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From Basque shepherd to Bantu warrior, a journalist ventures deep into his family’s origins

Three Mozingo generations together: Joe Mozingo with his son and father.
Three Mozingo generations together: Joe Mozingo with his son and father.
Luis Sinco / Los Angeles Times © 2010

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Delving into your family origins can be exciting or even shocking. For Los Angeles Times reporter Joe Mozingo, it was the latter. He set out to trace his father’s lineage and the origin of “Mozingo” and discovered something rather surprising. Instead of the Italian or French Basque origins for his family name, intensive genealogical searches showed the actual origin of his family: Africa. Mozingo’s ancestor, an indentured servant living in Virginia in the 1600s, started an intricate lineage that has been in the United States for 293 years. The mystery that long shrouded the true family tree of the Mozingos lays with 200-year old census and court case records, that show how his ancestor was among the few to win freedom in the courts. But within his journey for answers, he unearthed complex emotions towards race and slavery within his own family and other relatives living in the U.S. Mozingo shares his genealogy and experiences in three part series in the Los Angeles Times.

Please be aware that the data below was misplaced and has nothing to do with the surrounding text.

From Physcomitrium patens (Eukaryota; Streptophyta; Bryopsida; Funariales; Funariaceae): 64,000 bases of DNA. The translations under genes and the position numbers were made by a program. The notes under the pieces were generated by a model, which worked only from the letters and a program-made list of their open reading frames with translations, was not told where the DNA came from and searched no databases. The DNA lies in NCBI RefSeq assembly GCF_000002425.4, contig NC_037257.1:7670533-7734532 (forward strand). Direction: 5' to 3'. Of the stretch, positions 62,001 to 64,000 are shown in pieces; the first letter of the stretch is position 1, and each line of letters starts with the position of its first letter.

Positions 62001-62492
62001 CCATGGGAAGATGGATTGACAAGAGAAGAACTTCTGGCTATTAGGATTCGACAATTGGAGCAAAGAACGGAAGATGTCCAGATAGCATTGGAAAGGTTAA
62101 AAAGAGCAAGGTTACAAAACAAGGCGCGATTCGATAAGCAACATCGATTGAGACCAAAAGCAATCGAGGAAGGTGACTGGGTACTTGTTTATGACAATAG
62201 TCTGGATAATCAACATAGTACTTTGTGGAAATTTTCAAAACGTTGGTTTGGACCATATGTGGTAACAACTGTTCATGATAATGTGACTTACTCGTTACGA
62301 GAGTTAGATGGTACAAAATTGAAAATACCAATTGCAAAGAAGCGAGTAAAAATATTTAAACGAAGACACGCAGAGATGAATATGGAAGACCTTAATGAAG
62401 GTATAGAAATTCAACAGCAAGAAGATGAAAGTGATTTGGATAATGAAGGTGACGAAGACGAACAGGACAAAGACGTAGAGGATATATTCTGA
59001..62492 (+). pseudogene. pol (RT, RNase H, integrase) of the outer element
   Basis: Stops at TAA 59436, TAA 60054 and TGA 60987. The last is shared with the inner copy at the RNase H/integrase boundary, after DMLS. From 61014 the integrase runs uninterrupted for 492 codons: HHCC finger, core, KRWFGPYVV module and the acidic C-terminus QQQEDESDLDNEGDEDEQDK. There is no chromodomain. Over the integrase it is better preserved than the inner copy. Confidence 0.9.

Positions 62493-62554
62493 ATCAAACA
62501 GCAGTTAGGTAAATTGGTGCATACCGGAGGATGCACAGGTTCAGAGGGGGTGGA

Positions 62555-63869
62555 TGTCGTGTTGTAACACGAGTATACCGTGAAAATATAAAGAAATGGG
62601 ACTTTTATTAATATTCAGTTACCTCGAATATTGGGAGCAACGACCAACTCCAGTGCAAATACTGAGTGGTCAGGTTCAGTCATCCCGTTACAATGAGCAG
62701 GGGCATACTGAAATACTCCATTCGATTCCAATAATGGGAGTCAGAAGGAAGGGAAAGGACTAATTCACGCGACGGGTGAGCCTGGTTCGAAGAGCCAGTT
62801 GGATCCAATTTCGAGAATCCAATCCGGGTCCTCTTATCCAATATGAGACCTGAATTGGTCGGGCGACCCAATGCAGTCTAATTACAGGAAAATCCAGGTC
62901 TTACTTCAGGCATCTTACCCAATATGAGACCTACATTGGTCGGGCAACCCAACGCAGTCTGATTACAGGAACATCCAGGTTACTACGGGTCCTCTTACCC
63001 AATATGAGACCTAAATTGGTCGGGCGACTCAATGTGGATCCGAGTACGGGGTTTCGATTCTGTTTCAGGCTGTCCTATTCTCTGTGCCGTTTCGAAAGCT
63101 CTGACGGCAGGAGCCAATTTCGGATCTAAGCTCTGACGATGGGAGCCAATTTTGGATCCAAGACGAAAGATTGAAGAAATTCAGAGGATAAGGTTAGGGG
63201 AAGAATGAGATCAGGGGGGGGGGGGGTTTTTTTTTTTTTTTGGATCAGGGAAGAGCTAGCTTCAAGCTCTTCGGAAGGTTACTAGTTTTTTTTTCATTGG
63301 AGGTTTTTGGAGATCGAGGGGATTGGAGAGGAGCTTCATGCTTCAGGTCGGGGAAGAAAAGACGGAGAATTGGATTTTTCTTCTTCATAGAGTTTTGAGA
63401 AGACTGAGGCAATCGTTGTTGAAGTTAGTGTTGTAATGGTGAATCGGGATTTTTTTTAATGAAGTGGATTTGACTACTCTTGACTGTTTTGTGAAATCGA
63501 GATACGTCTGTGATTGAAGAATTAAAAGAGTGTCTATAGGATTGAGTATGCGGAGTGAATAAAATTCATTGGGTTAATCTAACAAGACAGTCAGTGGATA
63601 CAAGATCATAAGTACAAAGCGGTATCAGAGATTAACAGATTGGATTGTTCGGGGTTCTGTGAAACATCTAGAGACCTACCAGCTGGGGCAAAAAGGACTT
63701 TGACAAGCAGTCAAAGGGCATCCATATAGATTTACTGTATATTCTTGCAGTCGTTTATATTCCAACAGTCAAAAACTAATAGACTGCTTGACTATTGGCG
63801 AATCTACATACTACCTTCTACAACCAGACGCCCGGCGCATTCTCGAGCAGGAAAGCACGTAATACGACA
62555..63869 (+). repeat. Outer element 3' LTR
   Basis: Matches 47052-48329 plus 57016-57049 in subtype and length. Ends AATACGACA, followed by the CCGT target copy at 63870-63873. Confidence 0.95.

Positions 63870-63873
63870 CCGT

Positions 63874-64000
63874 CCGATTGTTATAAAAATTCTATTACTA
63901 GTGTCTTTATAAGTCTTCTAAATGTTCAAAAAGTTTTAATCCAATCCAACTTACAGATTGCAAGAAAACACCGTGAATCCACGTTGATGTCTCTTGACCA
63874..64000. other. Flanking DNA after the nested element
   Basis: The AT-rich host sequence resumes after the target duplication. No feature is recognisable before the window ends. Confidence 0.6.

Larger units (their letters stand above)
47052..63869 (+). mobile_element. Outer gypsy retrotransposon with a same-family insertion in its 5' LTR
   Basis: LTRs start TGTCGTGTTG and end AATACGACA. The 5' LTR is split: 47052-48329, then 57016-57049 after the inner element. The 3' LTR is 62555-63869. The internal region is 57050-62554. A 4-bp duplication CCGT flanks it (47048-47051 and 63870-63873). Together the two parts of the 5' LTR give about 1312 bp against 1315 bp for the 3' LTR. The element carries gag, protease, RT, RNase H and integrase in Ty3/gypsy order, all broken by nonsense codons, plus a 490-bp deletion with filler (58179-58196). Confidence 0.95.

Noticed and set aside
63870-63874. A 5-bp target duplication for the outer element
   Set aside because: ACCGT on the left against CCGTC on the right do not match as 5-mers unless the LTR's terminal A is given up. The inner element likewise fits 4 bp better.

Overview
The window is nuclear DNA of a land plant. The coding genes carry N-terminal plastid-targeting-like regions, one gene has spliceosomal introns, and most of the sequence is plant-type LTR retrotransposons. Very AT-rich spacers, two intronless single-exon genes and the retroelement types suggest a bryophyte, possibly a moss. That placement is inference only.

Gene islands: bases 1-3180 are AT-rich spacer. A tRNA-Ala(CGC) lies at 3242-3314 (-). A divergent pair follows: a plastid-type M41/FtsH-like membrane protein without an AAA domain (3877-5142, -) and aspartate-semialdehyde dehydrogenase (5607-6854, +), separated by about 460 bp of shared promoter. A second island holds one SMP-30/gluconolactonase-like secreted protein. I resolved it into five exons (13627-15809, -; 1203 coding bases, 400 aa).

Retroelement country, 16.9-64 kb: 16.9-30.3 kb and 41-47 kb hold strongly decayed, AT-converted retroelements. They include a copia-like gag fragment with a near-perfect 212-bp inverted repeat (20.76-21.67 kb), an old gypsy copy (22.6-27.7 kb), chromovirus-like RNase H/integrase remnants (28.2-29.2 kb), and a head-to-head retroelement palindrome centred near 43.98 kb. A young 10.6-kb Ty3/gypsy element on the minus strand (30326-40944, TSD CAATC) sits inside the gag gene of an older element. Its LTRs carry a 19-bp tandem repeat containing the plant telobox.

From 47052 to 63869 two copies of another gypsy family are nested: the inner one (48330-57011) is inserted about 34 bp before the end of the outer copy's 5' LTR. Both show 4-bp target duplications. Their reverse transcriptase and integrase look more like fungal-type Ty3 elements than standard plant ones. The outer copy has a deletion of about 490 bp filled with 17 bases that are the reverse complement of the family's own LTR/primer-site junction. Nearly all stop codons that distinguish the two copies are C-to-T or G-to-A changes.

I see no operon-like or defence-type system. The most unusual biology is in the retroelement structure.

Joe Mozingo, LA Times staff writer who for more than a year traveled across the country meeting other Mozingos and researching his ancestry in courthouses and libraries and online.